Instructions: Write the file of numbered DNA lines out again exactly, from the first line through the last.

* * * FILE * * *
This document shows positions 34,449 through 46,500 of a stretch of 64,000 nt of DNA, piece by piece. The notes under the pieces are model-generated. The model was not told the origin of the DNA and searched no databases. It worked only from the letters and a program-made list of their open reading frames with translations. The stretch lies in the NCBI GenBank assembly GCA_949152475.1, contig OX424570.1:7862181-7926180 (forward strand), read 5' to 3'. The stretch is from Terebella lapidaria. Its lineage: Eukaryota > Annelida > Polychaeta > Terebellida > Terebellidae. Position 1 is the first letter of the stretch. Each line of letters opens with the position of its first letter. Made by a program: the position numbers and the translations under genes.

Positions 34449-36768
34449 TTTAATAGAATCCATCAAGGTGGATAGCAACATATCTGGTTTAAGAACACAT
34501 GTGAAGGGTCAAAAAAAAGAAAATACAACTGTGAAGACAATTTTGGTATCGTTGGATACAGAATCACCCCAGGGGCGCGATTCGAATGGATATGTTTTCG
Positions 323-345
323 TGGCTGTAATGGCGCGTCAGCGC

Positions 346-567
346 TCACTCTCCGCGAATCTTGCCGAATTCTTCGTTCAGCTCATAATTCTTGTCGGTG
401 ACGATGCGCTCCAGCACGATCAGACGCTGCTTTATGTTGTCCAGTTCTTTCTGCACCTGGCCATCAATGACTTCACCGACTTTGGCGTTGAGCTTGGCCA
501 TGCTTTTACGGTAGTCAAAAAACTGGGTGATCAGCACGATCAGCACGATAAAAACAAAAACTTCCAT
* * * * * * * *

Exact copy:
This document shows positions 34,449 through 46,500 of a stretch of 64,000 nt of DNA, piece by piece. The notes under the pieces are model-generated. The model was not told the origin of the DNA and searched no databases. It worked only from the letters and a program-made list of their open reading frames with translations. The stretch lies in the NCBI GenBank assembly GCA_949152475.1, contig OX424570.1:7862181-7926180 (forward strand), read 5' to 3'. The stretch is from Terebella lapidaria. Its lineage: Eukaryota > Annelida > Polychaeta > Terebellida > Terebellidae. Position 1 is the first letter of the stretch. Each line of letters opens with the position of its first letter. Made by a program: the position numbers and the translations under genes.

Positions 34449-36768
34449 TTTAATAGAATCCATCAAGGTGGATAGCAACATATCTGGTTTAAGAACACAT
34501 GTGAAGGGTCAAAAAAAAGAAAATACAACTGTGAAGACAATTTTGGTATCGTTGGATACAGAATCACCCCAGGGGCGCGATTCGAATGGATATGTTTTCG
Positions 323-345
323 TGGCTGTAATGGCGCGTCAGCGC

Positions 346-567
346 TCACTCTCCGCGAATCTTGCCGAATTCTTCGTTCAGCTCATAATTCTTGTCGGTG
401 ACGATGCGCTCCAGCACGATCAGACGCTGCTTTATGTTGTCCAGTTCTTTCTGCACCTGGCCATCAATGACTTCACCGACTTTGGCGTTGAGCTTGGCCA
501 TGCTTTTACGGTAGTCAAAAAACTGGGTGATCAGCACGATCAGCACGATAAAAACAAAAACTTCCAT